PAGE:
Ogden UT Prenuptial Attorney
Under Utah law, prenuptial agreements are actually called premarital agreements. There are specific requirements that premarital agreements must follow in order to be valid and enforceable in a court of law. Our Ogden family law attorneys have drafted numerous prenuptial / premarital agreements that have helped relieve concerns and enable parties to enter into the marriage relationship with confidence. We will help you negotiate, draft, review, and finalize your premarital agreements.
Why have a prenuptial / premarital agreement?
Having a premarital agreement in place doesn’t necessarily mean that the two individuals about to get married don’t trust each other. Instead, it often means the two individuals have thought through their individual circumstances and have acknowledged that both would be better off with certain protections in place. For example, if one spouse has a large amount of debt and the other spouse is debt-free, a premarital agreement can spell out exactly how this debt should be handled and afford the debt-free spouse their desired protections. Where one spouse has been previously divorced and gone through a traumatizing litigation process, a premarital agreement may give them the peace of mind they need to enter into a new marriage relationship with full confidence. Where one or both spouses have children from other relationships, a premarital agreement can ensure that these children won’t experience financial hardship in the event the new marriage results in divorce. In other words, premarital agreements can protect the marrying parties’ peace of mind, their assets, their children, and can limit the need for stressful and expensive litigation down the road.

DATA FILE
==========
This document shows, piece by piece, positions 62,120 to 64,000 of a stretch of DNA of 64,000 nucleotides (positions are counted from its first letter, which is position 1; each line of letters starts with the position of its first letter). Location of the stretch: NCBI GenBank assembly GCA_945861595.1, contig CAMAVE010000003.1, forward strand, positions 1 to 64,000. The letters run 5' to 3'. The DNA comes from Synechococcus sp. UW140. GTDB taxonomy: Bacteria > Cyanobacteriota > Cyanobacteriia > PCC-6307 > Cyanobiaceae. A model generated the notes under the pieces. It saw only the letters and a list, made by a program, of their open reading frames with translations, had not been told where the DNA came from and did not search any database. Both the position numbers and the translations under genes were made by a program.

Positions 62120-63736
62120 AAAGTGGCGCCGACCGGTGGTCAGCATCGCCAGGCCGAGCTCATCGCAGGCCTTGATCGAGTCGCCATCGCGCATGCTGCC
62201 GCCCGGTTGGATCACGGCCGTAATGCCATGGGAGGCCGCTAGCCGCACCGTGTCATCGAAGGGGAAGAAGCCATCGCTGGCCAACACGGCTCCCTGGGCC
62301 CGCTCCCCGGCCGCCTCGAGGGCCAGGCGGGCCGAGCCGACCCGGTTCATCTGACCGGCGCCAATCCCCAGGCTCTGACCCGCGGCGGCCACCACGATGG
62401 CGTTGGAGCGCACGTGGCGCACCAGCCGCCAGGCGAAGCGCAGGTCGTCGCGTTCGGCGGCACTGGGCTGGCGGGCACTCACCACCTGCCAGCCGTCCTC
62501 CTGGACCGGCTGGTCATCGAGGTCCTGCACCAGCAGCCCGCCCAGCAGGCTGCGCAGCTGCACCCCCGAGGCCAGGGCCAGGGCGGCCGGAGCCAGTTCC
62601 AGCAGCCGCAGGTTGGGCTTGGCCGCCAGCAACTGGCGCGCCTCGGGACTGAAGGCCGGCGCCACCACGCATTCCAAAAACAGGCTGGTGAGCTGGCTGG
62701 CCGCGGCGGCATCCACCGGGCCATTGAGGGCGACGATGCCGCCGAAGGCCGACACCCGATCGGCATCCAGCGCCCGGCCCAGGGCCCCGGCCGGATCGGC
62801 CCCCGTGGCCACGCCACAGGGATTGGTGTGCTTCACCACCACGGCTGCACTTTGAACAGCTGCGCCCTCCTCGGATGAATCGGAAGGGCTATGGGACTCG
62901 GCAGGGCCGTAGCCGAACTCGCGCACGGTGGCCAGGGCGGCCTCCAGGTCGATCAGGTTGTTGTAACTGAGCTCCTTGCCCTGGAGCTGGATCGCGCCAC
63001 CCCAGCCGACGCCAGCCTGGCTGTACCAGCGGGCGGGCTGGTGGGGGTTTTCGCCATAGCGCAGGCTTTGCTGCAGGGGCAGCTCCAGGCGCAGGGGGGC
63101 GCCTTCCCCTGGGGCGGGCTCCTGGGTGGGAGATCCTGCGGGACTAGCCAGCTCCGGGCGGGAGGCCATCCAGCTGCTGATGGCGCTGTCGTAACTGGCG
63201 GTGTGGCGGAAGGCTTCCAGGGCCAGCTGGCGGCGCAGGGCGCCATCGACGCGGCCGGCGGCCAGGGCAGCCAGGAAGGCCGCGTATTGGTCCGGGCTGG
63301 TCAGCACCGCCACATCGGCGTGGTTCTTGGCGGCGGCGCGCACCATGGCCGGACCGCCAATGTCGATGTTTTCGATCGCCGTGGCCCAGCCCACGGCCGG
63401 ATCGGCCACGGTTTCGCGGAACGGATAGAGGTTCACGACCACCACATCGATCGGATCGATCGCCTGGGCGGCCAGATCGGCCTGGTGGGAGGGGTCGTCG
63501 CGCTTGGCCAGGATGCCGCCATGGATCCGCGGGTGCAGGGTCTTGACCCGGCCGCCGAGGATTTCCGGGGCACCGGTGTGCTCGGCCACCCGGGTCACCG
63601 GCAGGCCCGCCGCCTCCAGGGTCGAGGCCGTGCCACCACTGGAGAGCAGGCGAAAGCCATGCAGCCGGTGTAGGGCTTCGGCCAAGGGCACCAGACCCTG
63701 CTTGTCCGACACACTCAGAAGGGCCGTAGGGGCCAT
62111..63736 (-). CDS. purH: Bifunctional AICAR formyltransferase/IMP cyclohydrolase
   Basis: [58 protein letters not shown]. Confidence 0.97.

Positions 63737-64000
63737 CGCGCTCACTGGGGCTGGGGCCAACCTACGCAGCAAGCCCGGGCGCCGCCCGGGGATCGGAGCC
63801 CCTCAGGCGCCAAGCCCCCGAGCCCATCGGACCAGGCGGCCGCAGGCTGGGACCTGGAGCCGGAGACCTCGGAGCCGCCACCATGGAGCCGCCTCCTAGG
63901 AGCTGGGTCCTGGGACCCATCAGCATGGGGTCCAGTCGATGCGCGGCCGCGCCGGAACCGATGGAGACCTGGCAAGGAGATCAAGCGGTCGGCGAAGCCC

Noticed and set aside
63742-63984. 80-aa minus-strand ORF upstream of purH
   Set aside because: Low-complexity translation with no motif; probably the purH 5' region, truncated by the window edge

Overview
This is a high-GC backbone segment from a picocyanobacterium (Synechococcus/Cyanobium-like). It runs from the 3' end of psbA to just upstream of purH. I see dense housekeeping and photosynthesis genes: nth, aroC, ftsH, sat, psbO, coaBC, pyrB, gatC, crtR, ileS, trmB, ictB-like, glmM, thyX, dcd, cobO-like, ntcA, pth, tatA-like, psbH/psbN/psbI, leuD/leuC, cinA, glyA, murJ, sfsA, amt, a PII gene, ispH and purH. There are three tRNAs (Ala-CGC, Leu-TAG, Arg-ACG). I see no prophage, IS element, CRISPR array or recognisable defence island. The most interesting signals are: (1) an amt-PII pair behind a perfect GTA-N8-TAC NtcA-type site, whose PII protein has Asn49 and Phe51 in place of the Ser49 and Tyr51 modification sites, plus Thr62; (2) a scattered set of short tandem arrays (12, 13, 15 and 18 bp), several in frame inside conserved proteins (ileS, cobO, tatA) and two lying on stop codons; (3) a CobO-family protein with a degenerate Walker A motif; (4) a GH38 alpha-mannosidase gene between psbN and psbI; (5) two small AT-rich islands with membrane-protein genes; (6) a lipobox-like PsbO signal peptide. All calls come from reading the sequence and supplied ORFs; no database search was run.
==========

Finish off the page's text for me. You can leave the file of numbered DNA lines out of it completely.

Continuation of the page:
Are there things that should NOT go into a prenuptial / premarital agreement?
Yes. Premarital agreements must be carefully drafted in order to be legally enforceable. For example, under Utah family law, spouses cannot waive child support in a premarital agreement. Additionally, spouses cannot determine who will take custody of unborn children, nor can they legally decide what the future parent-time/visitation schedule will be for children.
Spouses should be aware of the danger of putting in “infidelity” or “affair” clauses into their premarital agreements. (I.E. if one spouse cheats on the other they will lose everything). Terms like these are extremely hard to adequately define. Furthermore, infidelity clauses have frequently been thrown out by courts across the country, but only after both spouses spent thousands of dollars in litigation trying to prove the other spouse cheated.